In the good old days, a bike was a bike. And you would ride the same bike whether you were racing, touring, commuting or time trialling. But, things have moved on, the modern cyclist needs a bike for every occasion. You wouldn’t turn up for work in your gym clothes – similarly we can’t turn up for our daily commute on anything less that a state of the art fixie. Cycling is very much an all embracing activity, and to get the most out of the sport, we need a bike for every occasion.
- Time trial bike. If you buy a time trial bike, you can easily knock a few minutes off your time. Time trial bikes are so much faster than road bikes. If you’re a roadie, you may only use it once a year which is perfect because you can store it in the loft, leaving more space for new road bikes in the living room.
- Winter training bike. Don’t let your best new bike rust away on salty roads. It’s best to keep a bike geared up for winter. Complete with heavy duty lube, mudguards, lights, generous saddle bag. Actually, no one really buys a specific winter training bike, but, it is an excellent reason to upgrade your main summer road bike so you can use last years ‘super road bike’ as your new slow winter bike. This is an excellent reason to buy a new bike – you are always getting two new bikes into the bargain – a new summer bike and by default a new ‘second best’ winter bike.
- Track Bike. Fixed wheel specifically for track gives a new dimension to cycling.
- Touring Bike. Any serious amount of touring means you can justify a comfy frame (e.g. steel) with all the accessories for touring. The good thing about steel is that ‘steel is real’ – it’s what the great cyclists rode in the golden age of cycling. If you buy a proper steel bike, you can justify spending lots of money on Rapha 1960s retro clothing.
- Hill Climb Bike. These days the hill climb bike is more essential than ever. How are you going to move up Strava leaderboards without a specialist hill climb bike? The great thing about buying a hill climb bike is that once you’ve bought it, you can then spend loads of time cutting up and drilling holes in your new bike to shave those incredibly important extra 40 grams.
- Tandem. Who says you don’t have the best interest of your partner at heart. Get a tandem and you can share quality time, whilst at the same time knocking off a few interval sessions.
- Tricycle. Difficult to steer, heavy, and slower. But, they are cool in a kind of bearded men, over 50s way.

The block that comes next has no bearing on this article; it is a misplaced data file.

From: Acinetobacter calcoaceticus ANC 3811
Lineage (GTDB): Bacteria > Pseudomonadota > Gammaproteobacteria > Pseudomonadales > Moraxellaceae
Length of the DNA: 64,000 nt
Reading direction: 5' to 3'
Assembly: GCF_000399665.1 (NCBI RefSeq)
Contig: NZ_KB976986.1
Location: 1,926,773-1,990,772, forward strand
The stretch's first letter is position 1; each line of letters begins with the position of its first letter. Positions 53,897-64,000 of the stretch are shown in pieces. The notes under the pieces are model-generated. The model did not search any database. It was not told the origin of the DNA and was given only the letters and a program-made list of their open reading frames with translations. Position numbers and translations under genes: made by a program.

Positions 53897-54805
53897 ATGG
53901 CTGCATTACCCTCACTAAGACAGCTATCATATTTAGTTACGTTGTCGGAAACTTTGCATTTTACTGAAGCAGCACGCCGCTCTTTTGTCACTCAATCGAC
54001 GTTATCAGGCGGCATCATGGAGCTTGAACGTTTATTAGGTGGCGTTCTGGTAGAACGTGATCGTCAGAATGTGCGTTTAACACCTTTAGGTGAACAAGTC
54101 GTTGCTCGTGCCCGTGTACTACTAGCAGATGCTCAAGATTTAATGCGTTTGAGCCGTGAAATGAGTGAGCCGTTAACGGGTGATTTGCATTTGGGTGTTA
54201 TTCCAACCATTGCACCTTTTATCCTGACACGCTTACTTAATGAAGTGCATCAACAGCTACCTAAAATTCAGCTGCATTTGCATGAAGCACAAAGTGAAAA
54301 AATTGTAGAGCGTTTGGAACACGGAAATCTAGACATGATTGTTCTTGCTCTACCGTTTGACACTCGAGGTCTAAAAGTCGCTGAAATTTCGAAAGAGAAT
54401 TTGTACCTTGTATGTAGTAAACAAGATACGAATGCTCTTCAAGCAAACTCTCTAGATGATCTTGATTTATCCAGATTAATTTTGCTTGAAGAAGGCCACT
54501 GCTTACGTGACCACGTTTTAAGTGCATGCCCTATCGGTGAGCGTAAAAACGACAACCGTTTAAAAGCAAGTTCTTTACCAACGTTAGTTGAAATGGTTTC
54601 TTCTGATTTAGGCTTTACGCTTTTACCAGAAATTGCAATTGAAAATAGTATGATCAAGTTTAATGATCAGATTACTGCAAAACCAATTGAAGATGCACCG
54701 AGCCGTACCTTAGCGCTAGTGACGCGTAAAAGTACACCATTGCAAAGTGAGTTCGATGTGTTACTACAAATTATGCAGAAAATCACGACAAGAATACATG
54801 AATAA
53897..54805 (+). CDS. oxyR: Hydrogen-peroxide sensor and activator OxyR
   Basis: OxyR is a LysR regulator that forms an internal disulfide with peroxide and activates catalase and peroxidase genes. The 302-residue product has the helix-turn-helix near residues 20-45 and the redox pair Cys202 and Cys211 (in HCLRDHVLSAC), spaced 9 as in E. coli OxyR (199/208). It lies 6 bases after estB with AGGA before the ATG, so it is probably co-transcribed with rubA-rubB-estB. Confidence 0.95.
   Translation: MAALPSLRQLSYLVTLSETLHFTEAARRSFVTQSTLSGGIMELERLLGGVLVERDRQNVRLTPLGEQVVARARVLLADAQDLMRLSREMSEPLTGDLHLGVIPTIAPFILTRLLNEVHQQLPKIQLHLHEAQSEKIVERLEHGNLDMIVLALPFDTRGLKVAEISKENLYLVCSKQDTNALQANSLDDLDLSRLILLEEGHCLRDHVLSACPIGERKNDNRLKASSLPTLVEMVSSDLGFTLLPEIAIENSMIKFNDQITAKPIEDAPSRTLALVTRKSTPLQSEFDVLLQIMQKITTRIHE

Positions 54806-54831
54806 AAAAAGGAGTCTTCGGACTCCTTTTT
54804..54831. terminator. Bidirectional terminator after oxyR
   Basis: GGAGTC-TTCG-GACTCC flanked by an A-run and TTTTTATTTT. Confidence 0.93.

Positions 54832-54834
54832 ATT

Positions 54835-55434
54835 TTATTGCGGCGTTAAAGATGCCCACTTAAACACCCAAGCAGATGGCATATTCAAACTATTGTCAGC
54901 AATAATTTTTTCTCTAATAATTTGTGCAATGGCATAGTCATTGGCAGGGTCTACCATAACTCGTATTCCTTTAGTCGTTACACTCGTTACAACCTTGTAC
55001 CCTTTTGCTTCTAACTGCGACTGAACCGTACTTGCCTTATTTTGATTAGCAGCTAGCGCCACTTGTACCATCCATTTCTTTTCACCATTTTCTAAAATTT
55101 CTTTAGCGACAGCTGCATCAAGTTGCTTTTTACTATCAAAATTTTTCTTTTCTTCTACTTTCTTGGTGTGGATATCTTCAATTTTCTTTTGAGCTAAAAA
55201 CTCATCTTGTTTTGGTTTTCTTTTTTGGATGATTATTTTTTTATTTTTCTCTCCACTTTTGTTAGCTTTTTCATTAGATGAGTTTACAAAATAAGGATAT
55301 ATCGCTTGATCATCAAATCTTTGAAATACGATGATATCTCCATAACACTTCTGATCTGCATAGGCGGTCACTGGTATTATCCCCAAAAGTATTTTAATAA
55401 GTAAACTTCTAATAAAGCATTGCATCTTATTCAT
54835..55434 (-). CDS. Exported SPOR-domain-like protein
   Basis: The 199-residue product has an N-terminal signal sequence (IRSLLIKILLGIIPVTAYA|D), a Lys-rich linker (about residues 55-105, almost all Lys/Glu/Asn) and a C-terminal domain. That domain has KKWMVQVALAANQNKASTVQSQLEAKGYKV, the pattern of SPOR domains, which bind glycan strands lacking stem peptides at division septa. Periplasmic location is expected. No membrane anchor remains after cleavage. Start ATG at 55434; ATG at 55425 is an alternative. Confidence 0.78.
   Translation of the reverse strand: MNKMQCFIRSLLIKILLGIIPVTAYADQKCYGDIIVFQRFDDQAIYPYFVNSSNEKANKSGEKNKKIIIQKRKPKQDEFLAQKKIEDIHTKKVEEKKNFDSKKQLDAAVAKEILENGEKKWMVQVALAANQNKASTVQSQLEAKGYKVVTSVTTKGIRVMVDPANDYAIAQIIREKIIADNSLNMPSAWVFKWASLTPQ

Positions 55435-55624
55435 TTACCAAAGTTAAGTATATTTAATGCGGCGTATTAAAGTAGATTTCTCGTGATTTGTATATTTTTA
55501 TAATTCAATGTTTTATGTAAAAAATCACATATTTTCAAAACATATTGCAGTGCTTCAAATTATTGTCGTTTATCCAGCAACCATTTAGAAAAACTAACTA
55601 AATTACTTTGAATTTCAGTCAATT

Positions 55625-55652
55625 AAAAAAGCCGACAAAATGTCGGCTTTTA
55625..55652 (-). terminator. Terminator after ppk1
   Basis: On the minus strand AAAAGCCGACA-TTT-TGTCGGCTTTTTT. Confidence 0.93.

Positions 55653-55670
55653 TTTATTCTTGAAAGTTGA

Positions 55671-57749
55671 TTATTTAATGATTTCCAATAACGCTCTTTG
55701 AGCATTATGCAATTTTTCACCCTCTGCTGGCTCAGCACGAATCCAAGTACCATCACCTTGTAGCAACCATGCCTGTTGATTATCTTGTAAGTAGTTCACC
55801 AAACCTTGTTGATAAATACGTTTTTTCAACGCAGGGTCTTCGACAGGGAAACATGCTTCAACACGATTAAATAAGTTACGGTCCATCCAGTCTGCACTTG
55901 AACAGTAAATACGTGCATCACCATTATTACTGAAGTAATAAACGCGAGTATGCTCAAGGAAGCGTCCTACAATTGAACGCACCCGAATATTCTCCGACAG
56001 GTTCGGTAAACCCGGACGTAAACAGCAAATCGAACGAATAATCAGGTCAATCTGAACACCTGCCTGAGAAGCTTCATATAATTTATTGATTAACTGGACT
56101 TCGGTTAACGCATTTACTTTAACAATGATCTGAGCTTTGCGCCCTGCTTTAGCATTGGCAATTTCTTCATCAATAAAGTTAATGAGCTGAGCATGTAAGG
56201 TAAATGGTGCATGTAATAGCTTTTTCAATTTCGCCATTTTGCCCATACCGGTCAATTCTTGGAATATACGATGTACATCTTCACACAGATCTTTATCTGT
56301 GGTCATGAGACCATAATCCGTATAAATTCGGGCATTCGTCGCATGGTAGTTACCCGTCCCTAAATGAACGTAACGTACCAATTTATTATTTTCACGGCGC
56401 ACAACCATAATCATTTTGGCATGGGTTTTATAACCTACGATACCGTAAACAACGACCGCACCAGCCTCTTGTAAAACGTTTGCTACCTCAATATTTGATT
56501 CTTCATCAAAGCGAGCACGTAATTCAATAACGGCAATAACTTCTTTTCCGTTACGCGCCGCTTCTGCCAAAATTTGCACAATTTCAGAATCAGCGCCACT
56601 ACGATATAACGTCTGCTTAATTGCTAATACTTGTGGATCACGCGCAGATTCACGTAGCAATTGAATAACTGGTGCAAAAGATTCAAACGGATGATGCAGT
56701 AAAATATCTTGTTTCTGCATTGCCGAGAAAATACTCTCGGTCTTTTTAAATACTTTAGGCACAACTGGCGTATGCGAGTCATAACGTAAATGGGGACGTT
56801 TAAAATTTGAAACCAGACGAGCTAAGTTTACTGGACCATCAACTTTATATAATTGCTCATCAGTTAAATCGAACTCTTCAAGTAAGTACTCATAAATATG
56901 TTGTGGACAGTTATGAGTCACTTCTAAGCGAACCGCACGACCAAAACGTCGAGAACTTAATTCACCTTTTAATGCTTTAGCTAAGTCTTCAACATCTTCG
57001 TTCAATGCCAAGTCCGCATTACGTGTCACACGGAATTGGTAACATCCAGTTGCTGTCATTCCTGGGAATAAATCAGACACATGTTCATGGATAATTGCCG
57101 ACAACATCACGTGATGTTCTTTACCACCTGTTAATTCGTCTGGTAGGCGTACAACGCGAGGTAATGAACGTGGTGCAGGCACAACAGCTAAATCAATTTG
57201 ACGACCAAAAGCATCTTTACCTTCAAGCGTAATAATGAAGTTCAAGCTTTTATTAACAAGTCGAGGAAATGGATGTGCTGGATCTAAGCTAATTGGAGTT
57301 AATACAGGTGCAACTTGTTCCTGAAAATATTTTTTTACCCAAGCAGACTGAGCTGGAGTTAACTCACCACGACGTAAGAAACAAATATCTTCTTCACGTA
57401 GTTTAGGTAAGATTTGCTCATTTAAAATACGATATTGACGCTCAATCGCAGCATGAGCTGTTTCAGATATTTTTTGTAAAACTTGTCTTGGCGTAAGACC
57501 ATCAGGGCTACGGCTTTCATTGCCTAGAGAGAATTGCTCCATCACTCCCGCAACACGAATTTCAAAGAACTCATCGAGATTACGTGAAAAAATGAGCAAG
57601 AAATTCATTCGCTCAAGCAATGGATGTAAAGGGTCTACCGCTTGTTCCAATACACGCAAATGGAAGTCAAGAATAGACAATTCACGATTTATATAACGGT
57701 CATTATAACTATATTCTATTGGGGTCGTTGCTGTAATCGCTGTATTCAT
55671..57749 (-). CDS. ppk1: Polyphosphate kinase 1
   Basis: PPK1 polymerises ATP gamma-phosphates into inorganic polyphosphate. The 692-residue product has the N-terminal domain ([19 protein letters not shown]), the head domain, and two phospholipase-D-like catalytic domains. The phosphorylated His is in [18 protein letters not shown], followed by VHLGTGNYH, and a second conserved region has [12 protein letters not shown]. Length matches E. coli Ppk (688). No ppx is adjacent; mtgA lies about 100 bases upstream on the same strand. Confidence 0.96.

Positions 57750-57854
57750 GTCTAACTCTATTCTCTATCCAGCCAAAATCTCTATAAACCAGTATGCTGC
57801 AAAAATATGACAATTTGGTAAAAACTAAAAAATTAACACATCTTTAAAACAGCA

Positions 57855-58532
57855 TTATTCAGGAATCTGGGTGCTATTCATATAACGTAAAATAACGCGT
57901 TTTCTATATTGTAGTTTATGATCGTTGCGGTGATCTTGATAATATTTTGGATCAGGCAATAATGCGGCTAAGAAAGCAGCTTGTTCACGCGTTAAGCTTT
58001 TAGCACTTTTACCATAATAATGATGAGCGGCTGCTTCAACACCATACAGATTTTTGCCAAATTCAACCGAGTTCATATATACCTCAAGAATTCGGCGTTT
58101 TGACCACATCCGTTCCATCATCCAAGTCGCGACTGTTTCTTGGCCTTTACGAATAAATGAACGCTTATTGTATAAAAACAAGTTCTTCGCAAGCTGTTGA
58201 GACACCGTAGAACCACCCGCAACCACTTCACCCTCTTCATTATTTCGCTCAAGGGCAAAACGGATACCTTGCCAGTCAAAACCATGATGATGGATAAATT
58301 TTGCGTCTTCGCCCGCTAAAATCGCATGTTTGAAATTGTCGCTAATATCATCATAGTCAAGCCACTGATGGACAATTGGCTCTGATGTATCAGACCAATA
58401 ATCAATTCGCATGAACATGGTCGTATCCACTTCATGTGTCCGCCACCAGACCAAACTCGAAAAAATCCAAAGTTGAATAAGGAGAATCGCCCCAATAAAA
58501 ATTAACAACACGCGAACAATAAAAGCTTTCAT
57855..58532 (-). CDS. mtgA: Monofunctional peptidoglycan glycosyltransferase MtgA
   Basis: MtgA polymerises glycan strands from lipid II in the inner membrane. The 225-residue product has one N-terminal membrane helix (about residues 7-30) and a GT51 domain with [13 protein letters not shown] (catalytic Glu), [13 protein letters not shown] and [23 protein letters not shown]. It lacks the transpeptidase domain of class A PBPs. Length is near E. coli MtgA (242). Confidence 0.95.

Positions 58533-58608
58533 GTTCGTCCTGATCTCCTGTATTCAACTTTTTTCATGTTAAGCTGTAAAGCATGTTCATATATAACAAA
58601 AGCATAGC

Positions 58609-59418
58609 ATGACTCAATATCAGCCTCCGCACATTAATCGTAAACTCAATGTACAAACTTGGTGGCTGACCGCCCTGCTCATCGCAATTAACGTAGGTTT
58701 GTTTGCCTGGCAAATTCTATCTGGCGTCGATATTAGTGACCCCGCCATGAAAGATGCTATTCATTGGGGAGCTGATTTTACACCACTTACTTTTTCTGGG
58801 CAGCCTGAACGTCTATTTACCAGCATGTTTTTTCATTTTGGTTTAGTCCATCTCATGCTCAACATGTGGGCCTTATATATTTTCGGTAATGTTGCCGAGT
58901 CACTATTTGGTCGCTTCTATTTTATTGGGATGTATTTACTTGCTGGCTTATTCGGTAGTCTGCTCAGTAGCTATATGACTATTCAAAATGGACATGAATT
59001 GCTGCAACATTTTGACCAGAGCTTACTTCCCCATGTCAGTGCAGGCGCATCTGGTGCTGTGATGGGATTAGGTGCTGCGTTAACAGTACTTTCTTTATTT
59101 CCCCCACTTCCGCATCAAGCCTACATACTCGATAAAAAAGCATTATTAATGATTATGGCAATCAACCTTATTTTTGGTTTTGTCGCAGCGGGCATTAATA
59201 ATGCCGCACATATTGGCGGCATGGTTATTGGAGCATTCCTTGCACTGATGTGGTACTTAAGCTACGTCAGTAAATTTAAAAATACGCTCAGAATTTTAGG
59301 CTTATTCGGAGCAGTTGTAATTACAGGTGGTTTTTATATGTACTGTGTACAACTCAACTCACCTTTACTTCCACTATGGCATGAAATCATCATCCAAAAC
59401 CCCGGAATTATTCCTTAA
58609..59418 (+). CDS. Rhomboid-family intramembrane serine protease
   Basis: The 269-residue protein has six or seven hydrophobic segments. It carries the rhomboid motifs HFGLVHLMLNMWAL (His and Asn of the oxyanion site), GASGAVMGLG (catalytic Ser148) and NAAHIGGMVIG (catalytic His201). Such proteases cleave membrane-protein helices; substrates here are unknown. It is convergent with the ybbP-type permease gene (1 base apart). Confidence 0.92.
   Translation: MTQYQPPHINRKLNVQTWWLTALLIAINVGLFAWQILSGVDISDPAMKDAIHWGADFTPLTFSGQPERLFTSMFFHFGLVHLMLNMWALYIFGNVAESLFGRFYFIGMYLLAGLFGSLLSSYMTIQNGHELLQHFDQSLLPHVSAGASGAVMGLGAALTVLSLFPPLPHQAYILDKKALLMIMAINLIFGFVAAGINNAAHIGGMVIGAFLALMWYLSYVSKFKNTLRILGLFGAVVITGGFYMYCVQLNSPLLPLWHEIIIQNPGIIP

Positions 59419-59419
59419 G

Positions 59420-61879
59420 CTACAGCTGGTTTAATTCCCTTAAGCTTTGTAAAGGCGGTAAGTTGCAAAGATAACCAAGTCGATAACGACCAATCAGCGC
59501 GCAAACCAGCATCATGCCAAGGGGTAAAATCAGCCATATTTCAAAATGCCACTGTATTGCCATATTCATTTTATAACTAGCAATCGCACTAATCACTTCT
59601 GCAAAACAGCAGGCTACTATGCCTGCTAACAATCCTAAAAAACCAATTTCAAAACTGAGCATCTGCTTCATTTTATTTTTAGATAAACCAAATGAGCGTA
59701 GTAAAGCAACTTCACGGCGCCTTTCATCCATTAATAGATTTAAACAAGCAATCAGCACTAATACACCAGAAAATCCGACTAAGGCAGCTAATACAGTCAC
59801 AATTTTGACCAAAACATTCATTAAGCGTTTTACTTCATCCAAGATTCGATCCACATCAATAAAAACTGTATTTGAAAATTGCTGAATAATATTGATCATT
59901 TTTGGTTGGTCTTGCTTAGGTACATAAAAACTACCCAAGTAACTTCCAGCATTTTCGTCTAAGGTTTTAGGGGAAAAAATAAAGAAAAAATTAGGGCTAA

Not so good reasons to get a new bike
- You can’t be bothered to clean your old bike.
- You can’t be bothered to mend a puncture on your old bike.
- You want to get a super-fast winter training bike so you can burn people up in the middle of winter.
- Because you saw a bike in Cycle King on special offer at £69
How many bikes have you regretted buying?
Get a bicycle. You will not regret it if you live.
~ Mark Twain, “Taming the Bicycle”
Have we ever regretted buying a bike? Have you ever heard of people getting divorced from their bike? Bear that in mind.
Tejvan’s Formula for the Optimum number of bikes
- B= T +xY + E – (3S) + 1.5 L
- T = the number of years you’ve been cycling
- xY = a function of your income. Where x is dependent on access to credit.
- E = Exceptional needs (e.g. track bike, time trial bike, single speed bike, spring training bike)
- S = Number of your wives/husbands/civil-partners/cohabitants/spouses e.t.c
- L = number of Leprechauns who secretly steel your bikes in the middle of the night and go cycling around Regent’s Park wearing nothing more than tight fitting green lycra and a woolly hat.
- Suppose you are single and have been cycling for 25 years, and you earn £30,000 a year. The optimum number of bikes to accumulate is 12.7 (tandems and tricycles still count as 1). Random bike parts left around the shed for several years don’t count.
- If you have two (wives/husbands/civil-partners/cohabitants) and only £2,000 on your Wonga Wonga credit card, the optimum number of bicycles is – 1. Therefore, your first priority is to get ride of one of your wives/husbands/civil-partners/cohabitants – or alternatively ask your Garden gnomes to start printing money like the good old Bank of England.
Note: This part of the formula (3S) can be over-ridden by suffering intense nagging about why did we end up on holiday in Scunthorpe, when you bought yourself a new £6,000 Trek Madone?
(Originally published 2012 on cyclinginfo, substantially updated. Also updated Oct 17th to take into account the effect of mysterious Leprechauns cycling your bicycles in the middle of the night.)